The premise of the film is a bit dodgy in that it expects boxing to be not only outlawed by 2020, but that it will be replaced on an illegal underground fight scene by robotic competitors controlled by antipodean side-burn masters, such as Hugh Jackman.
But it was never going to be about the storyline, the emotive screenplay or the development of characters expanding their depth of feeling.
It’s about wanting to watch big lumps of metal smash ten-bells of shite out of one another.
To make the robots as real as possible for the film, animatronic robots were built with motion capture technology used to depict the fights, the robots themselves conceptualised using 3D printing.
Legacy Effects was commissioned to build the robot models for the film with its senior systems engineer, Jason Lopes helping lead the way with his love of 3D printing.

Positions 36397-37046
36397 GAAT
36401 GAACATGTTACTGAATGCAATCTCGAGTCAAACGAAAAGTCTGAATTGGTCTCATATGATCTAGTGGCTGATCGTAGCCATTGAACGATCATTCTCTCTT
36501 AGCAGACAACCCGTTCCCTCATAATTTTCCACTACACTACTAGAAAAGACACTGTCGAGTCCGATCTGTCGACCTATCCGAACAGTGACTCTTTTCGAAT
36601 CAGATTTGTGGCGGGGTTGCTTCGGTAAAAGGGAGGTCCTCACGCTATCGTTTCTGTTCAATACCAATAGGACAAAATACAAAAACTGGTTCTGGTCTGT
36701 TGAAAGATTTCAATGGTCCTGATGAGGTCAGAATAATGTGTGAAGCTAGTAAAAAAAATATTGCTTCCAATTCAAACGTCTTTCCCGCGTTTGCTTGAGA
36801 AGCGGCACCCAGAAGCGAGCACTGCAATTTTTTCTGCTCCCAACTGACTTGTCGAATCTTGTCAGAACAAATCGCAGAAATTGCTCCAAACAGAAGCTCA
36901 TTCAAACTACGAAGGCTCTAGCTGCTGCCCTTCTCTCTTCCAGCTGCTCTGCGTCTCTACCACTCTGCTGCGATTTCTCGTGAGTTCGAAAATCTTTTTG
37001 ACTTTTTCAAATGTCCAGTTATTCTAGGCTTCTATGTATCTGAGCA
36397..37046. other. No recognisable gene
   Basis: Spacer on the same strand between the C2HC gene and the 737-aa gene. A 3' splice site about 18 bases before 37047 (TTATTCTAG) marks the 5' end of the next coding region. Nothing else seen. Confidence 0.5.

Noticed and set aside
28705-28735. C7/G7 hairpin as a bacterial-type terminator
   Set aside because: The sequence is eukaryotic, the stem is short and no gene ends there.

Knocking out high resolution models on its array of Objet 3D printers allowed Legacy’s designers to go from concept to final design and into full size production in the shortest possible time.
As we covered a while back with the work Legacy Effects did for Iron Man 2, special effects and technical enhancements often come at a cost of increasing time delays. By being more efficient – such as beginning their special effects even while they are still rewriting the screenplay, or validating an effect in real-time during the actual filming process – using 3D printing allows studios to save on reshoots, editing and post production.